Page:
Jerusalem Travel Information
220 volts, 50Hz; European-style two-pin and round three-pin plugs are used.
Hebrew and Arabic are the official languages of Israel. Most of the population also speak English.
There are no special health precautions required for travel to Israel, but insect protection from August to November is recommended due to the prevalence of the West Nile virus, which is transmitted by mosquitoes. A hepatitis A vaccine is sometimes recommended by doctors, as is a tetanus vaccine and an MMR (measles, mumps, rubella) vaccination for those who haven't already had it. There was a measles outbreak in Tel Aviv in 2012.
Medical facilities in Israel are excellent but treatment can be very expensive, so it is essential that travellers take out full travel health insurance. It should be possible to get all necessary medications in the cities but it is always advised that travellers who need certain medications take them along on their travels, along with the prescription and a letter from their doctor.
Tipping in Israel, according to the level of service, is expected (unless a service charge is added to the bill). About 10 percent is customary.
Travellers in Israel should maintain a high level of vigilance and keep up to date with developments. The risk of terrorist attacks remains high and travellers to the region, including Jerusalem, need to exercise caution particularly around locations specifically targeted by attacks in the past such as bars, nightclubs, markets and buses. Suicide bombers have targeted crowded public areas resulting in hundreds of deaths and injuries over the years, and although foreigners have not been specific targets, many have been caught up in the attacks beacuse of the areas they frequent and the fact that they visit famous landmarks and religious sites. Check with local embassies for the latest travel advisory notices. All travel to the Gaza Strip and the West Bank should be avoided. There is a continuing threat of kidnap of foreign nationals in the Gaza Strip and West Bank and the frequent outbreaks of violence in these areas makes them extemely dangerous even if tourists are not directly targetted. Street crime is rare in Israel though, and generally only a problem in 'bad' areas. The mugging of foreigners is unusual but pickpocketing is not unheard of in busy market areas so visitors should take normal precautions against this kind of crime.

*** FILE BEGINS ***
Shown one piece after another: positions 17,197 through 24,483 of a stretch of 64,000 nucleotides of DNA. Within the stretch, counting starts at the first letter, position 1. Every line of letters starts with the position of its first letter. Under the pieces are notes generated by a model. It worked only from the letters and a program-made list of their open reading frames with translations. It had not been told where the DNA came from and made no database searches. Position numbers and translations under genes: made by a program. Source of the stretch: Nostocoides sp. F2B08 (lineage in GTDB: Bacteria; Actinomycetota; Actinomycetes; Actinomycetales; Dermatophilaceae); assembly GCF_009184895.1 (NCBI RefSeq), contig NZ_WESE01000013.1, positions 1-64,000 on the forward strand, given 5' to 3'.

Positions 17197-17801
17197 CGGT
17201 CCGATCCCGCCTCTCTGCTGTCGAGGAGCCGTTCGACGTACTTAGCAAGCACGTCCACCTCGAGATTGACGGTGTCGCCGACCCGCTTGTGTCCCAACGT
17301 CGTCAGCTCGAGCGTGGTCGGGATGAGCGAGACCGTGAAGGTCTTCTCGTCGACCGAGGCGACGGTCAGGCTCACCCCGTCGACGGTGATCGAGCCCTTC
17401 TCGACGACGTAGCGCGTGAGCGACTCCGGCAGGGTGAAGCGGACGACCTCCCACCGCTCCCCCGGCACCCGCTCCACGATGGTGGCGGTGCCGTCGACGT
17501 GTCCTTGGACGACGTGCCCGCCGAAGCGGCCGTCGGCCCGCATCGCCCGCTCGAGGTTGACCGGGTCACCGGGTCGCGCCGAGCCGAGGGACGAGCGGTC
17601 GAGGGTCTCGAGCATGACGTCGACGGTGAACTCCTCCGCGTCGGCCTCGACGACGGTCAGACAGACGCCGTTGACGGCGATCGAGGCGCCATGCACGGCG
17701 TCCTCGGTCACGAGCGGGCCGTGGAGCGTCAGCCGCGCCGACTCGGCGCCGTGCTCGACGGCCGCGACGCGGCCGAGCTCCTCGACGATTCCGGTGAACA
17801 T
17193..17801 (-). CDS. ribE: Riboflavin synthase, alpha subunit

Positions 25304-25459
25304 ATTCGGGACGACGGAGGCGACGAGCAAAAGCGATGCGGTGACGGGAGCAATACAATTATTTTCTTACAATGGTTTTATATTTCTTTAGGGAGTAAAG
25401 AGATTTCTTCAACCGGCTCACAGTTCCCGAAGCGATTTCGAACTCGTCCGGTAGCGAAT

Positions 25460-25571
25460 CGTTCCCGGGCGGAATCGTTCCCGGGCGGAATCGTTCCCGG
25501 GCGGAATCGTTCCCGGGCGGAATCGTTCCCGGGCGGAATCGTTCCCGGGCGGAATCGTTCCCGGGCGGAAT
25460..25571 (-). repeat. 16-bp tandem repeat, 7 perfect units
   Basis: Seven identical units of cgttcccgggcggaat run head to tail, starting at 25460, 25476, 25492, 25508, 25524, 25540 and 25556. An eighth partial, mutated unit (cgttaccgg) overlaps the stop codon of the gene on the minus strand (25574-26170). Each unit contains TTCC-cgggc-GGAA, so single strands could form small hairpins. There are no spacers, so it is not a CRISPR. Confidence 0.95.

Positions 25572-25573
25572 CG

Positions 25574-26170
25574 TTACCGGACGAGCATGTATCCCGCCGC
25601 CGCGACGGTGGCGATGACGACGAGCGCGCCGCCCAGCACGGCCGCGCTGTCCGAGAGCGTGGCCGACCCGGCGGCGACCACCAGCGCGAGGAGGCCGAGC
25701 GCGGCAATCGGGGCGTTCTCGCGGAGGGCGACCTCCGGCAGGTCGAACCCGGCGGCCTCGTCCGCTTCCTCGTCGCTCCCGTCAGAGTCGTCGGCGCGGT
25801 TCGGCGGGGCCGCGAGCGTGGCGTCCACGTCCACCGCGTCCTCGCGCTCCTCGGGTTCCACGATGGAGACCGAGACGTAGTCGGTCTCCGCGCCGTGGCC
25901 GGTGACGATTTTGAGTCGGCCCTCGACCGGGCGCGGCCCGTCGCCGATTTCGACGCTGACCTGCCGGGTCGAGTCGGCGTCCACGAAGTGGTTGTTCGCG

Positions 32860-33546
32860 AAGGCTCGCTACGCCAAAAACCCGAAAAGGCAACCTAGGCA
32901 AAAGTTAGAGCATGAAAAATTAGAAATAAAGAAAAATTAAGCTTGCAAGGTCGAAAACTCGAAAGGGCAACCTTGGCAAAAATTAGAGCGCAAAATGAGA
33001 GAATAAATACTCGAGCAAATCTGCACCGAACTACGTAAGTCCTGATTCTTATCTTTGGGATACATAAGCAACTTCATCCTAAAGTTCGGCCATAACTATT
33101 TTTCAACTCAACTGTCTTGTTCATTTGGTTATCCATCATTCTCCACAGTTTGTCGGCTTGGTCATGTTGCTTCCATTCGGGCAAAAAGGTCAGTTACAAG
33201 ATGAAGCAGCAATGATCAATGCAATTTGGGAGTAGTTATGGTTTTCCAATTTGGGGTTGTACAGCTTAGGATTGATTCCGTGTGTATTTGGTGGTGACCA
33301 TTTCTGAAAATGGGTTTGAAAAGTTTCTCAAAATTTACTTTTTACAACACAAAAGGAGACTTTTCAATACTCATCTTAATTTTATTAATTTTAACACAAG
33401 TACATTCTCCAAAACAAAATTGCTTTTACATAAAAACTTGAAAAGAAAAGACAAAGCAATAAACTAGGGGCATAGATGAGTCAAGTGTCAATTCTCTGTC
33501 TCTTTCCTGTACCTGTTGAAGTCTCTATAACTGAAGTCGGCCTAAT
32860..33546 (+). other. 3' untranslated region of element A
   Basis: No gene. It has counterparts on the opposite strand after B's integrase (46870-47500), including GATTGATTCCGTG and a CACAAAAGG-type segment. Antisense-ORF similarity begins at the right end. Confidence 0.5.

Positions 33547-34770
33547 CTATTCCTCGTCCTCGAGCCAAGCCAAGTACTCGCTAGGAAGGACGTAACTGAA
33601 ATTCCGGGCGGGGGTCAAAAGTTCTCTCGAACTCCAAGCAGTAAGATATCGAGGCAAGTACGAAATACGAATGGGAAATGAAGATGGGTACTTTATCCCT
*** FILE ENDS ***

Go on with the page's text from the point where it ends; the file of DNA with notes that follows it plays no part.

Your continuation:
Israel is a largely religious society and religious customs should be respected. Indecent behaviour is not tolerated and offenders will be arrested and fined heavily or imprisoned. Care should be taken not to photograph any military or police personnel or installations, and visitors should be discreet about taking photographs in Jewish Orthodox areas and of Jewish Orthodox people. It is advisable to carry official identification at all times.
The majority of business in Israel is centred on Tel Aviv. Dress tends to be less formal than in the USA and Europe, but business people tend to dress in suits for important meetings or presentations so formal attire is recommended. Women should dress more conservatively, especially in strictly religious areas. Business cards are usually exchanged, though with little formality involved. Meetings often do not begin promptly and much time can be given to socialising. Business hours are usually from 8.30am to 5pm, from Sunday to Thursday, and on Friday mornings. Sundays are regarded as a normal business day.
The international access code for Israel is +972. The outgoing code is 00 (not from public phones) followed by the relevant country code (e.g. 0044 for the United Kingdom). There are other outgoing codes depending on which network is used to dial out on. City/area codes are in use, e.g. (0)2 for Jerusalem. Public phones are card operated and are readily available, and instruction cards state whether to dial 012, 013 or 014 for overseas. The local mobile phone operators use GSM networks and have roaming agreements with most international operators; otherwise mobile phones can easily be rented. Internet cafes are available in the main towns and tourist areas all over Israel.
Travellers to Israel do not have to pay duty on 250 cigarettes or 250g of other tobacco products; 2 litres wine and 1 litre of other types of alcoholic beverages; 250ml of eau de cologne or perfume; and gifts to the value of US$150 for residents and US$125 for non-residents. Prohibited items include fresh meat and fresh fruit (especially from South Africa).
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